Alberta's scant grizzly bear population could grow by up to five per cent a year if fewer logging roads are built in the animals' habitat, according to University of Alberta researchers.
A study conducted by biologists Scott Nielsen and Mark Boyce showed that, regardless of any ecologically friendly harvesting practices adopted by industry, if road density is not reduced in logging areas, the grizzly population may continue to decline. It is estimated that there are currently less than 500 grizzly bears in Alberta.
The study, conducted in a 9,800 square-kilometre area of west-central Alberta that includes parts of Jasper National Park, compared current harvesting practices that use small clearcuts in a checkerboard pattern, with one that would mimic a naturally-occurring disturbance like a wildfire, resulting in large clear-cut areas. The second method is thought to be more environmentally friendly to the animals, but was found by the researchers to have little benefit because of associated roads.
The U of A study tracked 40 grizzlies fitted with GPS radio collars. Their foraging and bedding patterns were monitored over a five-year period and the two potential future landscapes relating to forest harvest patterns were modelled for the next 100 years. The results showed that while both harvesting scenarios increased overall habitat conditions for the bears, that benefit was offset by increased risk of human-caused mortality associated with roads.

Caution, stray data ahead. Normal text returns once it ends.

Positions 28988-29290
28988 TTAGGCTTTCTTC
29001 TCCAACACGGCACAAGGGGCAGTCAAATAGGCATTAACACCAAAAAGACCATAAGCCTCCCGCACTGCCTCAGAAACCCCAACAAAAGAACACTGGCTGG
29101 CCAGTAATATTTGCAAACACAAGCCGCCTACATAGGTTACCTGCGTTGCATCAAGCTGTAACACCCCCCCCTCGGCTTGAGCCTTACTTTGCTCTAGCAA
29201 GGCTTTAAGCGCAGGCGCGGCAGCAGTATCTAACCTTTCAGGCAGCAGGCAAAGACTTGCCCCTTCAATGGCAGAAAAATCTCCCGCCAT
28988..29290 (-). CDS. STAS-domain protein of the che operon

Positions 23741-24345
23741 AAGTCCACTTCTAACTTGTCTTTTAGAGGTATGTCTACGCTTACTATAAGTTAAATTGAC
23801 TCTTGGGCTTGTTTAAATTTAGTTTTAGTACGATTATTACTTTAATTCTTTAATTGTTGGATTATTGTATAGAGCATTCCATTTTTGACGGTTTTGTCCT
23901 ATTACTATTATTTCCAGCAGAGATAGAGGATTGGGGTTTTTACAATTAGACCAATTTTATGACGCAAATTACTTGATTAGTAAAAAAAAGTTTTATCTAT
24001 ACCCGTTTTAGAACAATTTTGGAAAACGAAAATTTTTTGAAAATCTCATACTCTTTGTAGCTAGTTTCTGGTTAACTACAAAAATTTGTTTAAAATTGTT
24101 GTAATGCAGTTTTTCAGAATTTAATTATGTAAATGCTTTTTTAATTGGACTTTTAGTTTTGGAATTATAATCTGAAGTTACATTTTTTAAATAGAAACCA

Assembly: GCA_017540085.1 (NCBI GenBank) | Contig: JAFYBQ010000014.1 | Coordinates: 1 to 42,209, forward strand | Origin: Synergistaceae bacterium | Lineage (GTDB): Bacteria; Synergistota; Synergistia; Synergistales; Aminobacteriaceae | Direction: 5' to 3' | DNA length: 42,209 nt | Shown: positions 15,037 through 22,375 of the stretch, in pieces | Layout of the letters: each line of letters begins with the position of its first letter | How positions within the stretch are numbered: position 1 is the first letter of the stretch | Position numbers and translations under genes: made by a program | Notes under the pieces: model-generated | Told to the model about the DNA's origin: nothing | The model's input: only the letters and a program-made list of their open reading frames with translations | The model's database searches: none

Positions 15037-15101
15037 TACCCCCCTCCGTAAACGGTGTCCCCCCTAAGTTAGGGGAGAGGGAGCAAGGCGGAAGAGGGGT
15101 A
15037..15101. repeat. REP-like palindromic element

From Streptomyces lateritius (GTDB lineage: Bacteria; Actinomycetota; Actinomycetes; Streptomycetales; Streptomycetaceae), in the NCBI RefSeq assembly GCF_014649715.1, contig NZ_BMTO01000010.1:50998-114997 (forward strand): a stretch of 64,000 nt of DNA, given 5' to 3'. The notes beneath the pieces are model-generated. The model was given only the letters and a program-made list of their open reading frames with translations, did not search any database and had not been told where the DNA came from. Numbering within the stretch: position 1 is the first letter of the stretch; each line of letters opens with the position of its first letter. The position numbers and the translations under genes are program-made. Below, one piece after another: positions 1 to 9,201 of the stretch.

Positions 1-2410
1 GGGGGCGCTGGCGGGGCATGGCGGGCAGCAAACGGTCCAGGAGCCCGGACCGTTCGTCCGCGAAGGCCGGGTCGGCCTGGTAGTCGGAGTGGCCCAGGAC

Roads in and out of logging areas increase the animals' risk of death though human-bear conflict, vehicle-caused collisions, poaching and displacement from feeding and habitat areas.
The results were published recently in the journal Biological Conservation.
"No matter what kind of forestry harvesting practices are used, without reducing human access to grizzly habitat, the population remains threatened," said Boyce, a professor in the Department of Biological Sciences.
"Road development, access management and human attitudes are far more important factors to Alberta grizzly populations than the size and shape of clearcuts," said Nielsen, an assistant professor in the U of A Department of Renewable Resources.
With controlled access to logging areas, Boyce estimated that the province's beleaguered bear population could increase by up to five per cent a year, based on a similar situation in the Yellowstone ecosystem. In 1983 road controls were placed on grizzly habitat there, and the population has since grown from 183 bears to more than 600. "With careful management, we should be able to achieve a similar growth rate in Alberta," he said.
"Ideally, unnecessary roads would be decommissioned or gated by industry and limits on road development identified."
Source: University of Alberta
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